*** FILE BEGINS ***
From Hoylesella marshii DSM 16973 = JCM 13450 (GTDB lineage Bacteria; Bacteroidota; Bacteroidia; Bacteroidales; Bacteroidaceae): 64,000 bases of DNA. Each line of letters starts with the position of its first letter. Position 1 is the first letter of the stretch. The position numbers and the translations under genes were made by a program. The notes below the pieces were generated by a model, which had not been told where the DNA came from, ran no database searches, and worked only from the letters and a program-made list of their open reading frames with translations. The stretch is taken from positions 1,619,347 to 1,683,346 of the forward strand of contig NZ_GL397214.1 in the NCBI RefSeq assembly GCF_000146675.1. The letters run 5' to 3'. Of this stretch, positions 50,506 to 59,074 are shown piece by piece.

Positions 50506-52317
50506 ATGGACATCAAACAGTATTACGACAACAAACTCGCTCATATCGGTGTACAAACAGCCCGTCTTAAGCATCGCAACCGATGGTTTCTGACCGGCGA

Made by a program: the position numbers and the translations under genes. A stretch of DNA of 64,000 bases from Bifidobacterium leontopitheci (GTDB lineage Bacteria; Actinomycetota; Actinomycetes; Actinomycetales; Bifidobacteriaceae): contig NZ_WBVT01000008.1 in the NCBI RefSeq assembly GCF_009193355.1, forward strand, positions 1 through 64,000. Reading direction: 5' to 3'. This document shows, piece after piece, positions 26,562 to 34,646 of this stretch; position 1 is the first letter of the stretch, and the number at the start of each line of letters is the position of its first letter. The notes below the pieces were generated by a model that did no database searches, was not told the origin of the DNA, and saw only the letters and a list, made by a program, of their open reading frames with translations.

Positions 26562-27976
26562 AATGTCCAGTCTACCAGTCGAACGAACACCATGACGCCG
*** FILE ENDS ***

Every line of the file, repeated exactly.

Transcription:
From Hoylesella marshii DSM 16973 = JCM 13450 (GTDB lineage Bacteria; Bacteroidota; Bacteroidia; Bacteroidales; Bacteroidaceae): 64,000 bases of DNA. Each line of letters starts with the position of its first letter. Position 1 is the first letter of the stretch. The position numbers and the translations under genes were made by a program. The notes below the pieces were generated by a model, which had not been told where the DNA came from, ran no database searches, and worked only from the letters and a program-made list of their open reading frames with translations. The stretch is taken from positions 1,619,347 to 1,683,346 of the forward strand of contig NZ_GL397214.1 in the NCBI RefSeq assembly GCF_000146675.1. The letters run 5' to 3'. Of this stretch, positions 50,506 to 59,074 are shown piece by piece.

Positions 50506-52317
50506 ATGGACATCAAACAGTATTACGACAACAAACTCGCTCATATCGGTGTACAAACAGCCCGTCTTAAGCATCGCAACCGATGGTTTCTGACCGGCGA

Made by a program: the position numbers and the translations under genes. A stretch of DNA of 64,000 bases from Bifidobacterium leontopitheci (GTDB lineage Bacteria; Actinomycetota; Actinomycetes; Actinomycetales; Bifidobacteriaceae): contig NZ_WBVT01000008.1 in the NCBI RefSeq assembly GCF_009193355.1, forward strand, positions 1 through 64,000. Reading direction: 5' to 3'. This document shows, piece after piece, positions 26,562 to 34,646 of this stretch; position 1 is the first letter of the stretch, and the number at the start of each line of letters is the position of its first letter. The notes below the pieces were generated by a model that did no database searches, was not told the origin of the DNA, and saw only the letters and a list, made by a program, of their open reading frames with translations.

Positions 26562-27976
26562 AATGTCCAGTCTACCAGTCGAACGAACACCATGACGCCG